BRAZIL, Ind. (WTHI) – Many high school students have a common fear of the SAT or ACT test. The numbers scored, could end up determining if they get accepted into the college they’ve been dreaming of.
However, more colleges and universities are taking a new approach to the admissions process.
More than 850 colleges and universities across the country no longer require the SAT or ACT test scores. They’re tests that challenge students in critical reading, mathematics, and writing.
“Our kids are kind of used to taking tests at this point in time, and they’re used to taking high stakes tests. So, I think our kids are really prepared for these types of tests. At the same, we want colleges to get a more well-rounded experience of what our kids have done,” said Northview High School Principal Chris Mauk.
Advocates of making tests optional say, it will help schools become more diverse. Those against the change argue it levels the playing field and gives a measure for scholarships. Mauk told News 10 he understands both sides, and hopes colleges take time to look at all aspects of a student’s education.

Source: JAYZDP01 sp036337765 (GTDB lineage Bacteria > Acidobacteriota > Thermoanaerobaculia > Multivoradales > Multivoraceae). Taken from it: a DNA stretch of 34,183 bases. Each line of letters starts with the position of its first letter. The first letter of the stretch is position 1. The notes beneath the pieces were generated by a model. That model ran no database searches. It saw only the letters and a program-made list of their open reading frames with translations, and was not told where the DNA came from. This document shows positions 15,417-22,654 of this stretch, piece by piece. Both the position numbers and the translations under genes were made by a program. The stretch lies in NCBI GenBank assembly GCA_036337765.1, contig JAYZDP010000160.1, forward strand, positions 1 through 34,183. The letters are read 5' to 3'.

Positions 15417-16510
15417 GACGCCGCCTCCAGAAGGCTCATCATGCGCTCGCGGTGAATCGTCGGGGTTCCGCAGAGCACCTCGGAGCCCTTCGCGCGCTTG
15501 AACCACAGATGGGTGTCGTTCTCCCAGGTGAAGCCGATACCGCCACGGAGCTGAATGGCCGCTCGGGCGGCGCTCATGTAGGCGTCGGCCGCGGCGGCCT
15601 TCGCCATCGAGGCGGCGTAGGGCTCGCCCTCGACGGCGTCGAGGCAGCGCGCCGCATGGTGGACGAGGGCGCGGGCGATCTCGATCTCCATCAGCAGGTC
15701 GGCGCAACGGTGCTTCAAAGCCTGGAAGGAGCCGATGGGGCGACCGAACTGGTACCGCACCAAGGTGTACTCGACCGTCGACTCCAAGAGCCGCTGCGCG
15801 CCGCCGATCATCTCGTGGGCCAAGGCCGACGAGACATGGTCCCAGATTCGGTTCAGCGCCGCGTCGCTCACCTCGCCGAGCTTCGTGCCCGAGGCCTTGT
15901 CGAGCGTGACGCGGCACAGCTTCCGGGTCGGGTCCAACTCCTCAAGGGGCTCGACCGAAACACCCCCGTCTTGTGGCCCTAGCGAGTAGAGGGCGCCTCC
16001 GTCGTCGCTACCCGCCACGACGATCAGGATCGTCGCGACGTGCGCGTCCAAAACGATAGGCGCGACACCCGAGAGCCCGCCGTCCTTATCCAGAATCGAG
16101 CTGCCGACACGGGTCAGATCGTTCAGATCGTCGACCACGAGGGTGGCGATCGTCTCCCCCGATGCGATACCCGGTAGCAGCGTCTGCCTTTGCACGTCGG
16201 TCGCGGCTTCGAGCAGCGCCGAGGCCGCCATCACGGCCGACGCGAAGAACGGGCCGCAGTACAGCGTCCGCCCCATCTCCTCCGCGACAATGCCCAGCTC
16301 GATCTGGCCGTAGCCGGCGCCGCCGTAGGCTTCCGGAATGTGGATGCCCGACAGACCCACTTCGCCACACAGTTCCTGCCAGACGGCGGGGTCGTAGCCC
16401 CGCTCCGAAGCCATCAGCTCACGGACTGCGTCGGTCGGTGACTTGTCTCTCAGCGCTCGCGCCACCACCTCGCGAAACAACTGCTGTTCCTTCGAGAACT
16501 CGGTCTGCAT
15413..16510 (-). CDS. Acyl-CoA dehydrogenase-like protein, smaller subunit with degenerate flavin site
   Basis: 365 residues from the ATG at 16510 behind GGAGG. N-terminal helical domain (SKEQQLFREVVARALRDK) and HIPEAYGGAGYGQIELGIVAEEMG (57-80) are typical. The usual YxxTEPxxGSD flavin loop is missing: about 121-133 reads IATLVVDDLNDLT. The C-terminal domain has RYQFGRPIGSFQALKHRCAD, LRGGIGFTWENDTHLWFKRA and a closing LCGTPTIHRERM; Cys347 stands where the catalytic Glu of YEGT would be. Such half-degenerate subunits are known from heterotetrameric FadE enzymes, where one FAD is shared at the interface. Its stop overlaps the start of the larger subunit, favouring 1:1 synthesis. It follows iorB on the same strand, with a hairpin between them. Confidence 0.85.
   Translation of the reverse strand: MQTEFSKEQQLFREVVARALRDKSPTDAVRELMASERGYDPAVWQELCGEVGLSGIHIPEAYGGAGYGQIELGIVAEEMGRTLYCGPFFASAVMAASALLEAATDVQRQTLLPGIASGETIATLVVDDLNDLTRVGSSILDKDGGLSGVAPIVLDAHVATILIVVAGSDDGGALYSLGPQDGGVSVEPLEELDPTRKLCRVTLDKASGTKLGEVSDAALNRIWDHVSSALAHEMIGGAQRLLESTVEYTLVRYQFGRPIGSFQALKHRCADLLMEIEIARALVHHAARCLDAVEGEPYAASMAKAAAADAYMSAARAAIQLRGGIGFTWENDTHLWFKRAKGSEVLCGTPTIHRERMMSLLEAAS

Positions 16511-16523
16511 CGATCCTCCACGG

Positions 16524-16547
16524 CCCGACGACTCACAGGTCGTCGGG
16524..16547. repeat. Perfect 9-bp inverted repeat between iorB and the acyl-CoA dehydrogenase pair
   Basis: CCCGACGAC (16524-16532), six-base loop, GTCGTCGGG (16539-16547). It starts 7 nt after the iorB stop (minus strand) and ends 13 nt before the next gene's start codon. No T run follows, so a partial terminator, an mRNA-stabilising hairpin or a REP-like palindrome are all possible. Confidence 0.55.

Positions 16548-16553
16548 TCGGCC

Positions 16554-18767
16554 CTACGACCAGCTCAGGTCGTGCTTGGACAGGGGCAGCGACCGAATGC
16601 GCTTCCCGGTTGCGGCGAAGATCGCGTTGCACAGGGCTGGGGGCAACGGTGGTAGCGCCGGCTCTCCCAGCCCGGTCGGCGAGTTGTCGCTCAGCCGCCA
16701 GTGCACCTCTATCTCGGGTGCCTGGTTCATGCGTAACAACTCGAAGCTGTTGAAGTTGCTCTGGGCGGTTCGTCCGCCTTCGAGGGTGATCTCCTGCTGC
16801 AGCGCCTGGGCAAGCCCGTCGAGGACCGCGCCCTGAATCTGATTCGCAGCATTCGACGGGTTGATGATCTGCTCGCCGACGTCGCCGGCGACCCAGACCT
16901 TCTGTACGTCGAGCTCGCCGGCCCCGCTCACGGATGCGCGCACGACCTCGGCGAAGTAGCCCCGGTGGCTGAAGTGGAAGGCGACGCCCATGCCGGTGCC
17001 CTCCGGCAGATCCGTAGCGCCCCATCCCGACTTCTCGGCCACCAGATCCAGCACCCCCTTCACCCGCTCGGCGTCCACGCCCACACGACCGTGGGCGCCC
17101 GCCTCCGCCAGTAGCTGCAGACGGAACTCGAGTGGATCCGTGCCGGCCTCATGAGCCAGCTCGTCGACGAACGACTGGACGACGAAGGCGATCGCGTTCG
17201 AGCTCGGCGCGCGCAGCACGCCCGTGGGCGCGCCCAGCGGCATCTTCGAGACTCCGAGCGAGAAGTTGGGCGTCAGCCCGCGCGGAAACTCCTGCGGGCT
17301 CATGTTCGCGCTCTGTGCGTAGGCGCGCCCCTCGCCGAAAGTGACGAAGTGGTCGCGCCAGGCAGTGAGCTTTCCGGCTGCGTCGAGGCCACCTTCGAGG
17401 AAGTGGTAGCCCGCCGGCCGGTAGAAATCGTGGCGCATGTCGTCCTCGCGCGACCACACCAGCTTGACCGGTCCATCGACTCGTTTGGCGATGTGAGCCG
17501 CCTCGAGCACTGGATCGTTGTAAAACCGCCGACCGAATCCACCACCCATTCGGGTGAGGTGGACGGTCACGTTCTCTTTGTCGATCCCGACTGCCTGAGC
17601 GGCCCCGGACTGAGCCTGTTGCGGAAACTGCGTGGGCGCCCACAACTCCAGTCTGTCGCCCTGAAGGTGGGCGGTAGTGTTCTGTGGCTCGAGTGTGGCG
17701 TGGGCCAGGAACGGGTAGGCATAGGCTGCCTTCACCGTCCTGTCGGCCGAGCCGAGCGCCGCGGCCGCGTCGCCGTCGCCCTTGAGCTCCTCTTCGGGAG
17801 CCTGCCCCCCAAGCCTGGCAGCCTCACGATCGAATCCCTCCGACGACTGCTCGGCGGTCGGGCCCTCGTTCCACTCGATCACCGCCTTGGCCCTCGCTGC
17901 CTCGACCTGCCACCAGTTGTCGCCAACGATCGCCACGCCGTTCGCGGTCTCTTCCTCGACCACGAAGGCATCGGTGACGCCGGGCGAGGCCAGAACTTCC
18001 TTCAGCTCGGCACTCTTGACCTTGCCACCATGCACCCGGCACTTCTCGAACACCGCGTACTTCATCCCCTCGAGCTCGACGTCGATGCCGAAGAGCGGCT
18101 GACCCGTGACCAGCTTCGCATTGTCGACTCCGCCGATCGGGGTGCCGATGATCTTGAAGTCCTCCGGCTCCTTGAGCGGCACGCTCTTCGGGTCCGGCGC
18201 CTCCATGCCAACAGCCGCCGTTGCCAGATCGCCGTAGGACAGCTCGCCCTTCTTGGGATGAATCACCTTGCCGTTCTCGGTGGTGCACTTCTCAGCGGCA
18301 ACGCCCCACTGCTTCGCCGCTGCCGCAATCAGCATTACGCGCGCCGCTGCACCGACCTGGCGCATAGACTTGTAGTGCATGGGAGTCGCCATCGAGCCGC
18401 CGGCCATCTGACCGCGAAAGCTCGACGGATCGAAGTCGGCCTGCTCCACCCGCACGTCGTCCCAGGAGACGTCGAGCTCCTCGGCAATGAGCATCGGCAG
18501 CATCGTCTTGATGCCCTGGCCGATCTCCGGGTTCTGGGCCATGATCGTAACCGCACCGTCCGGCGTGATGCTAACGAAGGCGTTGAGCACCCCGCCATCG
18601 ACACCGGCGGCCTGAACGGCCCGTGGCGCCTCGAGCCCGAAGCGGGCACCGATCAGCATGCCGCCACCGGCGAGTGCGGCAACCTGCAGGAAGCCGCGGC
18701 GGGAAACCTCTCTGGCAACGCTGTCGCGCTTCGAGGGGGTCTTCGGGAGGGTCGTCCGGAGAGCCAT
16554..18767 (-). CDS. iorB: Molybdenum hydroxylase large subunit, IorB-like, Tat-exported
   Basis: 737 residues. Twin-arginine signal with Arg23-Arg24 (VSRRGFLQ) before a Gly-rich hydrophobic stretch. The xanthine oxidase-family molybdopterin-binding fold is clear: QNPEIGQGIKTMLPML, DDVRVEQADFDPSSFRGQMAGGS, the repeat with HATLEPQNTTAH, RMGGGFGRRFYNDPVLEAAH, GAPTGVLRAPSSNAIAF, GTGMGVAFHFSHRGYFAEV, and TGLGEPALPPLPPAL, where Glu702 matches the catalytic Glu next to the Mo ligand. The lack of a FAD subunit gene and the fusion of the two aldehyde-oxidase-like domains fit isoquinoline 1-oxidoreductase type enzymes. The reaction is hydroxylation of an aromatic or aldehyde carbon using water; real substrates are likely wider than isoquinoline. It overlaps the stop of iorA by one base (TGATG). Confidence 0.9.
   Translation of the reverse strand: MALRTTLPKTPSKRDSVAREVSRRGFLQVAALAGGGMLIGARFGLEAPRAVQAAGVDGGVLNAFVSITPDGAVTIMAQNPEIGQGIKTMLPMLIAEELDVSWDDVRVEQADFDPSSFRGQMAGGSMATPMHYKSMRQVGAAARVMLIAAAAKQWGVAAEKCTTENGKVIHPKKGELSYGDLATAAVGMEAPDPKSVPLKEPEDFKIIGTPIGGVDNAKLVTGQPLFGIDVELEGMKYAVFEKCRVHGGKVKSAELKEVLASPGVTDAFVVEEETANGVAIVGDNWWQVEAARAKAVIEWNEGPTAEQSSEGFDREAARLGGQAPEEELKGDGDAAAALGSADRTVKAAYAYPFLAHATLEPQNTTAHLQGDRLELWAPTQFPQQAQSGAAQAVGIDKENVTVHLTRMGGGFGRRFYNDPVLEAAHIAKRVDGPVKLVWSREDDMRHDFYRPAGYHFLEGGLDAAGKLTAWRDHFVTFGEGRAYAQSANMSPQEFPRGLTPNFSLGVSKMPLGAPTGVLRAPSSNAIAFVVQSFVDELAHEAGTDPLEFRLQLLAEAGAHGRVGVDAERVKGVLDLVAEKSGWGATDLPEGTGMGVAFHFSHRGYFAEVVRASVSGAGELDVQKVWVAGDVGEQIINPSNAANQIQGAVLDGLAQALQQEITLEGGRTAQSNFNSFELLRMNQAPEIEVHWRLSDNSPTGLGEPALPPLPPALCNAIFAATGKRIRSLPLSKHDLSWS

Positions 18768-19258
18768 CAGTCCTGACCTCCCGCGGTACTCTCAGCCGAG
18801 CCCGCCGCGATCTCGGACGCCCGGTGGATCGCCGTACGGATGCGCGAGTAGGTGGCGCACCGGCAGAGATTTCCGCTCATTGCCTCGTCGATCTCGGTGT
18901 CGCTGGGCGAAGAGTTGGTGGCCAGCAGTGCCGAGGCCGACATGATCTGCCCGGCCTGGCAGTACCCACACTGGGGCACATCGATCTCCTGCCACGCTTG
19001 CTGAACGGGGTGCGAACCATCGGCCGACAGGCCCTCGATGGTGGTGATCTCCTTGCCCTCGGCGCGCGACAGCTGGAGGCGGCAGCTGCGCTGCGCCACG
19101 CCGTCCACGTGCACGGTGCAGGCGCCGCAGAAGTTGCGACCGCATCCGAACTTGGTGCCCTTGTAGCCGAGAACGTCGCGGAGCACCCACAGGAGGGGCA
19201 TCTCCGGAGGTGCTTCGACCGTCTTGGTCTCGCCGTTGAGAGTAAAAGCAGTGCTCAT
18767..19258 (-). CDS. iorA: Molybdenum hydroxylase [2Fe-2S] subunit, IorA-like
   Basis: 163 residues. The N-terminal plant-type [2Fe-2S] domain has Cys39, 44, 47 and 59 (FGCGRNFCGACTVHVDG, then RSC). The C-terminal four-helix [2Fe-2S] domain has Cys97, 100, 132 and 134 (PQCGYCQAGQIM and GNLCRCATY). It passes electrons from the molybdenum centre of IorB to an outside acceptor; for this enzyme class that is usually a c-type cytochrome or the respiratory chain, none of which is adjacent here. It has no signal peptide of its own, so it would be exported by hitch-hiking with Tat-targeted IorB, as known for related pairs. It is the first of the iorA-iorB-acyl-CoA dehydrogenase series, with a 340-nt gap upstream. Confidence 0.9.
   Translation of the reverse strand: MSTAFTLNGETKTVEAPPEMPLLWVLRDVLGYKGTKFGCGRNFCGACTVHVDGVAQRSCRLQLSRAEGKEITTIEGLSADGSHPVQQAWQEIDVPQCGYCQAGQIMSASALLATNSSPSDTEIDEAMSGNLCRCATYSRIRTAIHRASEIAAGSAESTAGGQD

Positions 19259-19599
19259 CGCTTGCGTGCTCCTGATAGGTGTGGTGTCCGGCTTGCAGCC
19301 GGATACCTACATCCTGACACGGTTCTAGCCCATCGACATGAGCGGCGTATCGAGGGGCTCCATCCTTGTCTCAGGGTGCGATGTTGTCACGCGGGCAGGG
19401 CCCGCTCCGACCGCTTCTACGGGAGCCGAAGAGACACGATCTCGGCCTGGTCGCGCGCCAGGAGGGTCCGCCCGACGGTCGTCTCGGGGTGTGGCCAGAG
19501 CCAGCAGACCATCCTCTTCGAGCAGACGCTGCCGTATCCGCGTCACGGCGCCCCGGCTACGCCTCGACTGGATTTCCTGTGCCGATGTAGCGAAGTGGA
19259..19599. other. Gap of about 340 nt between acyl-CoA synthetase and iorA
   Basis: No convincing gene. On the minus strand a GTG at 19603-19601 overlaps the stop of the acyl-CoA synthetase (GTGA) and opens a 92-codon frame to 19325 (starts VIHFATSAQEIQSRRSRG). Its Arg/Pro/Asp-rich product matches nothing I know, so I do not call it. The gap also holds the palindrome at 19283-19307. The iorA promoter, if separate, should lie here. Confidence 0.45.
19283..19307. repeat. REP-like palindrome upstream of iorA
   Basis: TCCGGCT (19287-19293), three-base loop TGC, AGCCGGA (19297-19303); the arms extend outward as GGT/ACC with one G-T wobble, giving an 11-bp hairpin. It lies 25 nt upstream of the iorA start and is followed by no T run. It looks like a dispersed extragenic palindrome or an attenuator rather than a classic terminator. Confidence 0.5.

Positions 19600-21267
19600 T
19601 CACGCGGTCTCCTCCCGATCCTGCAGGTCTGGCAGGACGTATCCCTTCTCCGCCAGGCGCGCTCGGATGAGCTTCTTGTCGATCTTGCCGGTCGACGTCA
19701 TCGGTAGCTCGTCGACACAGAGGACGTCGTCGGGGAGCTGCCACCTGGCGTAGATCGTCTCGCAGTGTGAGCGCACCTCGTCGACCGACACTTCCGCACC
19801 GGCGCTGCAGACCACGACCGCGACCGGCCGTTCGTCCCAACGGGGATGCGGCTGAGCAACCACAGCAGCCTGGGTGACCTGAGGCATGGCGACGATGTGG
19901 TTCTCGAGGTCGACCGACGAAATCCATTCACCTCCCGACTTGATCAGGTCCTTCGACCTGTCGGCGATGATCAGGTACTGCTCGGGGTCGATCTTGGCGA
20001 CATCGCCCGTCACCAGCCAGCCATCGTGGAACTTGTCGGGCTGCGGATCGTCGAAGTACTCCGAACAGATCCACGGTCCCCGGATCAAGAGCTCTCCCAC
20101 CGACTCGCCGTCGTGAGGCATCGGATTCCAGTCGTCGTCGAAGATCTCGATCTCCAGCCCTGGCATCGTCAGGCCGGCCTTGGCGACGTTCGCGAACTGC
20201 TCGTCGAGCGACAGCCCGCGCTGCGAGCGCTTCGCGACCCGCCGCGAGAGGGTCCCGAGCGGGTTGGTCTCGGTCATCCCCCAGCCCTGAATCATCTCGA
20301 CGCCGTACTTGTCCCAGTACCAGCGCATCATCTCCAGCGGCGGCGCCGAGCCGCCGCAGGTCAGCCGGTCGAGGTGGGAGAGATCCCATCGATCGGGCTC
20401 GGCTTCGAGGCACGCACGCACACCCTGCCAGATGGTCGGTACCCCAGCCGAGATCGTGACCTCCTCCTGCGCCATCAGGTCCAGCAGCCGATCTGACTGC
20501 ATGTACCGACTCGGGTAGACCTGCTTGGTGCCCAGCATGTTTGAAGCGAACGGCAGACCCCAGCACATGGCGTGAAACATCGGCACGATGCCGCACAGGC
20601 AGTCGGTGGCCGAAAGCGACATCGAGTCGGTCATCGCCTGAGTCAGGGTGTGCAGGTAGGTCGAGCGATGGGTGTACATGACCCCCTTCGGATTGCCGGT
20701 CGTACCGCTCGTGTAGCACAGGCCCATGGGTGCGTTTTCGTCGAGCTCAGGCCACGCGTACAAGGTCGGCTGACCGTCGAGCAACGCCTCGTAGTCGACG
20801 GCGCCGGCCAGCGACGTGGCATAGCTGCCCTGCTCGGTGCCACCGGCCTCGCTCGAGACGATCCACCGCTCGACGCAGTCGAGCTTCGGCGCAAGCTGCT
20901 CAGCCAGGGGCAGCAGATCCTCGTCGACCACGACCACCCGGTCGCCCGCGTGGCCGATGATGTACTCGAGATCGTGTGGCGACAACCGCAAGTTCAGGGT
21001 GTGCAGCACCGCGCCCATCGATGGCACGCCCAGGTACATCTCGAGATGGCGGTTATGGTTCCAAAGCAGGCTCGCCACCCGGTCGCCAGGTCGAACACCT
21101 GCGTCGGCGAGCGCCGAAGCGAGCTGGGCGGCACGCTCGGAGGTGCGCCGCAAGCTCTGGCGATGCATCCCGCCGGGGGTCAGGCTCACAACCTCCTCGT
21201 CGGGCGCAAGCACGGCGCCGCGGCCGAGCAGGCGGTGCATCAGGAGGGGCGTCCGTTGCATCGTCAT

“They’e still going to look at their body of work, they’re going to look at their AP classes, their duel credit classes, their overall GPA and they’re going to get an overall sense of how our kids have done,” Mauk added.
Research shows the number of applications went up at schools who dropped test requirements. That’s according to the American Educational Research Association.
“I think if you use the SAT or ACT as one piece of the puzzle,” said Mauk, “I think that gives schools a more accurate assessment of what our kids can do.”
According to the National Center for Fair and Open Testing, more than two dozen schools have dropped the test requirement since 2014.
Mauk says, it’s no secret the tests give some students anxiety. “And you certainly don’t want them to be judged by one bad afternoon or one bad morning.”
The U.S. has more than 3,000 4-year colleges, many of which still require test scores. Giving students the option of what they want to do, to continue their education.
“It’s an opportunity for them to show what they know.”
For a full list of colleges that decided to drop standardized tests, according to the National Center for Fair and Open Testing click here.